Grand Forks Herald columnist takes America by viral storm thanks to review of city's new Olive GardenGRAND FORKS – A Wednesday review of the newly opened Olive Garden restaurant here made longtime Grand Forks Herald columnist Marilyn Hagerty an overnight Web sensation.
By: By Ryan Bakken, Forum Communications Co., INFORUM
A review of a new Olive Garden restaurant in Grand Forks by longtime Grand Forks Herald columnist Marilyn Hagerty has gone viral, being written about and linked to by several prominent websites, including Reddit, The Village Voice, Gawker, HyperVocal and BoingBoing.
Hagerty's Wednesday column, "THE EATBEAT: Long-awaited Olive Garden receives warm welcome" has already doubled the traffic the entire Grand Forks Herald website usually generates on an average day. With over 6,000 shares on Twitter and 4,000 shares on Facebook by noon, the story talks glowingly and in great detail about Grand Forks' first Olive Garden restaurant.
Read her response to the buzz she's generated here in an interview with the Herald's Ryan Bakken, "Marilyn takes America by viral storm ... thanks to Eatbeat review of Olive Garden."
GRAND FORKS – A Wednesday review of the newly opened Olive Garden restaurant here made longtime Grand Forks Herald columnist Marilyn Hagerty an overnight Web sensation.
The review received more than 230,000 views as of Thursday even-ing. In comparison, the Herald’s second-most-read story was about the Fighting Sioux nickname, with 5,500 views.
Hagerty’s column had gone viral.
“I don’t get it,” the 85-year-old Hagerty said. “I’ve been doing this for 30 to 40 years. Why all of a sudden now?”
Internet sharing is the reason. Popular websites such as Fark, Gawker and BoingBoing posted the story, setting off a barrage of comments via Twitter and Facebook.
The website postings were because residents of more metropolitan areas found it amusing that a chain restaurant would be reviewed, and in such great detail. In larger markets, newspaper reviews are reserved for exclusive, high-end eateries that offer fine dining.
For instance, Fark’s summary of the story was this: “Residents of Grand Forks, N.D., are lining up for blocks to enjoy a one-of-a-kind European dining experience that finally puts the city on the culinary map with its unique brand of Tuscany refinery. It’s called the Olive Garden.”
But others have leaped to her defense, such as Jayvie Canono of Annapolis, Md., who wrote on his Twitter feed: “She singlehandedly makes me want to visit Grand Forks.”
“I find her tone awesome,” he said in a phone interview. “I don’t want to use the word ‘quaint,’ but it’s very earnest.
“In the coastal United States, restaurant reviews try to be as uptight as possible. I hate it when they try to be so pretentious. You can never please food critics.”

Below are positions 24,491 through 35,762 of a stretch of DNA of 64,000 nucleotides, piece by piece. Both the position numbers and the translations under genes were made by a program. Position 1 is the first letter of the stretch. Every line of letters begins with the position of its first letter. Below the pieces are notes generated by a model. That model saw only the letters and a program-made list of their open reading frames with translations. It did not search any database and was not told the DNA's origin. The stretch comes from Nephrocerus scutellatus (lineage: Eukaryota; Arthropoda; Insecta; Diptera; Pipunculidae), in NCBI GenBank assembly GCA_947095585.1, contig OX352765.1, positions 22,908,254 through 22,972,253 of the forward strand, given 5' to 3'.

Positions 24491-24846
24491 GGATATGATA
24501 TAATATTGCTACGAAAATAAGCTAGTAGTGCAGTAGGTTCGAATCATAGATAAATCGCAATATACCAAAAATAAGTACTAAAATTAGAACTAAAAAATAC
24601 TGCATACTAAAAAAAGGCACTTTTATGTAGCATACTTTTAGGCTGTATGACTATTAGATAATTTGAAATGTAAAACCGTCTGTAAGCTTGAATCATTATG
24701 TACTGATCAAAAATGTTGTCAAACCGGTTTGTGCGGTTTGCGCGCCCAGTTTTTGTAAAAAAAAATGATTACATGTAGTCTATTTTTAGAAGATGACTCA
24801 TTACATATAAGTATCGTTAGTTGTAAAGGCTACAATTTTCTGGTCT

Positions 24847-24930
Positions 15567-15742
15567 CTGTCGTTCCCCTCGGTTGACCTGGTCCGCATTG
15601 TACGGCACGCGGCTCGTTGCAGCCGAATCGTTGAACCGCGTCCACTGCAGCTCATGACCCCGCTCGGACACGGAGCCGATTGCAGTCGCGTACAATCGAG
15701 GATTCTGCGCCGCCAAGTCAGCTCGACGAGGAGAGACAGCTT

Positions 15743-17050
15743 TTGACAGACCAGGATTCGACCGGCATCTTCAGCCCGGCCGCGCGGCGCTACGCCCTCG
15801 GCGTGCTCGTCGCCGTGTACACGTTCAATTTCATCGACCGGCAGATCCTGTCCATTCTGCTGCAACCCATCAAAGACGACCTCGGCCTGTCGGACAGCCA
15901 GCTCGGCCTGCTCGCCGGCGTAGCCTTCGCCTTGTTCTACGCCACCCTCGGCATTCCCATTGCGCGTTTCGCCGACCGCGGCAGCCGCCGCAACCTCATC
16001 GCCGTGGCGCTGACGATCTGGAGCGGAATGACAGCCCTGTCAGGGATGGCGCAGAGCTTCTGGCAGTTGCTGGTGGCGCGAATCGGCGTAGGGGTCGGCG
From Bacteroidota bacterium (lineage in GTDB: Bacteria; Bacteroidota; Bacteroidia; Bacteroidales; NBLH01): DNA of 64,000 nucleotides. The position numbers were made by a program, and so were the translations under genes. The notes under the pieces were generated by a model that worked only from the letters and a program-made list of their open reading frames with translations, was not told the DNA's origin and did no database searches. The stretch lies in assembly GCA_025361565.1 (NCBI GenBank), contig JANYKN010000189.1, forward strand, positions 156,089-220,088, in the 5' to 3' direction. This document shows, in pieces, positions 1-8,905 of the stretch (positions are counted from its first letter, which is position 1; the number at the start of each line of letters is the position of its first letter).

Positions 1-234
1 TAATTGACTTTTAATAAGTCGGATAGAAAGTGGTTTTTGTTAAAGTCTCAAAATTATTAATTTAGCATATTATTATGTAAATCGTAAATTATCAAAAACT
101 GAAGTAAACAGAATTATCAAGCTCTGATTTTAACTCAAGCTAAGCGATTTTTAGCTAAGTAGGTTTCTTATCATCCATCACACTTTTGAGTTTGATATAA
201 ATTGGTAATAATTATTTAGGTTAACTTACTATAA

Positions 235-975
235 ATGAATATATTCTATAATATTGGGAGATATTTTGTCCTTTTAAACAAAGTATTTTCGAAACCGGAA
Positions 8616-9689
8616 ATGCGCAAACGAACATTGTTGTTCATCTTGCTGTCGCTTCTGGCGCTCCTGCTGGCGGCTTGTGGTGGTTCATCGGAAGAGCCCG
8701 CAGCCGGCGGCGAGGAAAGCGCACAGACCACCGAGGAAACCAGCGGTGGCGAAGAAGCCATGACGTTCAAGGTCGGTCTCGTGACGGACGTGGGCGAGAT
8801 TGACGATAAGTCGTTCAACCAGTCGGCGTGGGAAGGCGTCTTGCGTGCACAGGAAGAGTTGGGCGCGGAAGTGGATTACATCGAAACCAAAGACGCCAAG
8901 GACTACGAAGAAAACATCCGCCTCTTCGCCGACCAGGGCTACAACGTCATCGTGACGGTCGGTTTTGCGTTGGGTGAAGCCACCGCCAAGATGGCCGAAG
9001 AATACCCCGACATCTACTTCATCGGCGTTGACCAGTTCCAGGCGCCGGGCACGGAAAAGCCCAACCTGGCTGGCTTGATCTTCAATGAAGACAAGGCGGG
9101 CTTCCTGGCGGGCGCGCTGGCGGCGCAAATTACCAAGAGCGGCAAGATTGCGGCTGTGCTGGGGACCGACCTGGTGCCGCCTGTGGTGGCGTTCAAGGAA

Canono said he initially wondered if the review was sincere, but was assured by reading an earlier Hagerty review on the Italian Moon.
“Grand Forks is Grand Forks – it’s pretty rural,” Canono said. “I found the review pleasant and refreshing. It’s a different tone for a review, and I love it.”
Several people online wondered if the review was a product of The Onion, a satiric newspaper.
Twitter postings included:
<•> “For those who loved Grand Forks Olive Garden review, here’s Marilyn Hagerty’s equally spectacular Pizza Ranch review.”
<•> “Marilyn Hagerty: Dippin’ Dots, Crazy Bread await fans at UND hockey games.”
<•> “Breaking news: Marilyn Hagerty also reviewed Taco Bell.”
<•> “How am I supposed to work when there is an entire archive of Marilyn Hagerty articles to read?”
How true. On Thursday afternoon, the five top-read Herald stories online were four “Eat Beat” restaurant reviews and her Thursday column.
“Some people like to be mean,” Canono said. “A lot of people on the Internet love to be ironic about things.”
That attention resulted in Hagerty giving several interviews Thursday, including one with The Village Voice, the prominent New York City alternative newspaper.
Early in her review-writing days, readers suggested that she be more critical, Hagerty said. But Publisher Mike Maidenberg said he liked how she made the reviews more like a news story about the restaurant.
“That was good enough for me because he signed my paycheck,” she said.
Hagerty said her daughter, Gail Hagerty of Bismarck, urged her to read the Facebook comments about her review.
“I told her I’m working on my Sunday column and I’m going to play bridge this afternoon, so I don’t have time to read all this crap,” she said.
And she noted that although chain restaurants, buffets and truck stops have been subjects of her reviews, she has eaten at the White House. Twice.
Bakken is a reporter and columnist for the Grand Forks Herald